Michael Avolio's sci-fi war story romance webcomic
Michael Avolio

The Raveonettes wrapped up last year with a digital release of "Pendejo", the final song in their Rave-Sound-of-the-Month series. Each month in 2016, the Danish indie pop rock duo wrote, recorded, and digitally released a new song. The material is uniformly strong, and I love how they took advantage of how digital music has changed what's possible. They'll compile the songs into an album (along with a couple bonus tracks, I think), but it was cool to have a new Raveonettes song each month. And it was smart — they were on my mind throughout the year, at least once per month, rather than only when they released a new album or I happened to think to listen to them. It's an interesting way of doing things, serializing an album like this — it hearkens back to the days of the single being the primary format for pop music, but it's now even easier to release and purchase a single song.

They took this opportunity to experiment a bit — "Junko Ozawa" pulls influence from the early video game music by the composer who gives the song its title, and "Pendejo" is a 12 minute multi-part suite. The sounds are varied while often maintaining the trademark Raveonettes blend of beautiful vocals, jangling early rock 'n' roll guitars, and Jesus and Mary Chain style feedback. The whole Rave-Sound-of-the-Month assortment is worth a listen.


I'm not usually one for musicals, but I saw the new musical film La La Land with a couple friends recently and quite enjoyed it. The artfulness was impressive, but what struck me most was the humanity in the true-to-life romance between the two talented lead characters played by Emma Stone and Ryan Gosling. (With this and The Nice Guys, I'm thoroughly enjoying when Gosling gets to be funny — his comedic delivery is spot-on, with fine-tuned timing.)

It's an ambitious film, and overall it works (dubbing always bothers me, whether it's in a Fellini film or a Welles film or a musical — the two or so songs in this film that were obviously sung live made such a difference, there was such an immediacy to them that I wish the artifice in the rest had been similarly stripped away). There's a lot of nuanced emotions inside and outside the swirling musical numbers, and the movie closes with a tour de force of showmanship and craft. I love contrast in art, and each moment, big or small, hit the right note. Go for the sweeping, ostentatious choreography, stay for the intimate relationship between two artists trying to follow their dreams.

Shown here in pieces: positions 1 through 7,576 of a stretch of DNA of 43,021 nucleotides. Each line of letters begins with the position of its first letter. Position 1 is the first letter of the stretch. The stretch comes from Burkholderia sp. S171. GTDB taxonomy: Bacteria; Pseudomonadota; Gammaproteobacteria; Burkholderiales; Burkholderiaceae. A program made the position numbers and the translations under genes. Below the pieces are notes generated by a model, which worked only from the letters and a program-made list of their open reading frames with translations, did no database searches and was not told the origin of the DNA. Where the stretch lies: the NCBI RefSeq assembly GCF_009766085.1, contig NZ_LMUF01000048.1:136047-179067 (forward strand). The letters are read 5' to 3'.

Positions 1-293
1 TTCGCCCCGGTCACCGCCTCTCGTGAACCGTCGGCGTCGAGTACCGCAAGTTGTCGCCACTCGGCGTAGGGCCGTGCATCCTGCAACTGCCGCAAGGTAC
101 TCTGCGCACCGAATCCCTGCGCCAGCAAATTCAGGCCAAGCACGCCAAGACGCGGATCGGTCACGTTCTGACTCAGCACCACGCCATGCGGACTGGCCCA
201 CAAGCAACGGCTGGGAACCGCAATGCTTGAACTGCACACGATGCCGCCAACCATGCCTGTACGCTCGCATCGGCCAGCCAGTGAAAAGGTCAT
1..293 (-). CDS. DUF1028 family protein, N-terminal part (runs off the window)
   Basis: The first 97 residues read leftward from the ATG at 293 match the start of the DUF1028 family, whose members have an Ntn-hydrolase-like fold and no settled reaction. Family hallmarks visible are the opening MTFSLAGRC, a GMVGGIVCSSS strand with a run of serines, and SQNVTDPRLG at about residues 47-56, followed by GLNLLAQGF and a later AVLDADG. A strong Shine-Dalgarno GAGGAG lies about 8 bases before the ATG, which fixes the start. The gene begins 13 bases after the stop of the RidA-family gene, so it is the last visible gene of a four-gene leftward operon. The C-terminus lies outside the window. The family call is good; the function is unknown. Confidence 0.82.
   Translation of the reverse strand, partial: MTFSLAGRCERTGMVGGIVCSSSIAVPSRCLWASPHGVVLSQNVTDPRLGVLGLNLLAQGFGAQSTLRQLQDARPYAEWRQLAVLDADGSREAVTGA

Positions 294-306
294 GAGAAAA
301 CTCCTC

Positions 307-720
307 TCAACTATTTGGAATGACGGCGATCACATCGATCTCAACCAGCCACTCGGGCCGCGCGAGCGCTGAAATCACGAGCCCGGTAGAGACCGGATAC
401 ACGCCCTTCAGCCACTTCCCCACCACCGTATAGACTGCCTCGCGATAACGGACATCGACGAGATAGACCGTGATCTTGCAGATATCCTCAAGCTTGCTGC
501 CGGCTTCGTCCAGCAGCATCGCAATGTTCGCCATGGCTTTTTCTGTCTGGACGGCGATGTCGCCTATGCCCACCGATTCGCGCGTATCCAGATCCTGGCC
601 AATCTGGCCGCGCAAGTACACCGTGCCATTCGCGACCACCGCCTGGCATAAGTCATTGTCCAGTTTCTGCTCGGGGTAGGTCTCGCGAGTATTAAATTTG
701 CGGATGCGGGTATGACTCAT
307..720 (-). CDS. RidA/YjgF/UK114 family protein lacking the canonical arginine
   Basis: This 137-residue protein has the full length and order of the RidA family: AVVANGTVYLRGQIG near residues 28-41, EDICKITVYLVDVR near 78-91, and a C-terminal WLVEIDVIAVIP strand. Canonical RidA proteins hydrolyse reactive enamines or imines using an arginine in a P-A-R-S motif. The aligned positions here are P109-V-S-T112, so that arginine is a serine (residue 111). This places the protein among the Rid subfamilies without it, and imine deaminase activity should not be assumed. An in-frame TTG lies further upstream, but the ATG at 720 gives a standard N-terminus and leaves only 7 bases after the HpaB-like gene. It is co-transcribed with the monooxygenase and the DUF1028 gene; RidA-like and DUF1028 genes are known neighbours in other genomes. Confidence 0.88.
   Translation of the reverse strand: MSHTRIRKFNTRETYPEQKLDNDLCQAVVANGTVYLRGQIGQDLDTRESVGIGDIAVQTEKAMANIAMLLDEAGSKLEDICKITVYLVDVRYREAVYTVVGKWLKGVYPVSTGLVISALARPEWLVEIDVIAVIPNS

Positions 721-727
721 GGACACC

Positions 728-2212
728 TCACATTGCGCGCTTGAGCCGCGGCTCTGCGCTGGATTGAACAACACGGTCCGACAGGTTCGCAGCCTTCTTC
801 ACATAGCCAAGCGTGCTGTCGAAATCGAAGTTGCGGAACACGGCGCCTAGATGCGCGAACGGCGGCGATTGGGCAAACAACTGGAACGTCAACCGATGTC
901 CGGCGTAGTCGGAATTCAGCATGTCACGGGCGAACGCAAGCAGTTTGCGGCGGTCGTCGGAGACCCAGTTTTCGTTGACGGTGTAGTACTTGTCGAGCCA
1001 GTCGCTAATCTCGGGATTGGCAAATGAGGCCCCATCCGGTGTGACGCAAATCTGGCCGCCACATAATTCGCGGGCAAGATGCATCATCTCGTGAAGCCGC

I've been under the weather, but my weekly serialized science fiction comic Flesh Machine picks back up this week at Thanks to those of you who read it every week (or save it up and read it once a month, or however you want to enjoy it). Please continue to share it with friends — word of mouth is the best marketing.

You can support my comics work with a monthly pledge at my Patreon page if you're so inclined. The more money I can make doing comics, the more comics I can make!

Till next week...

Michael Avolio

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"The art in Flesh Machine is deceptively simple, with a hint of Mike Mignola influence, but this comic is one cool science fiction story for older readers. Once you start reading Flesh Machine, it is easy to get warped right into this mysterious and provocative universe."
- Farel Dalrymple
(Pop Gun War, NY Times bestseller The Wrenchies)

Copyright © 2017 Michael Avolio, All rights reserved.

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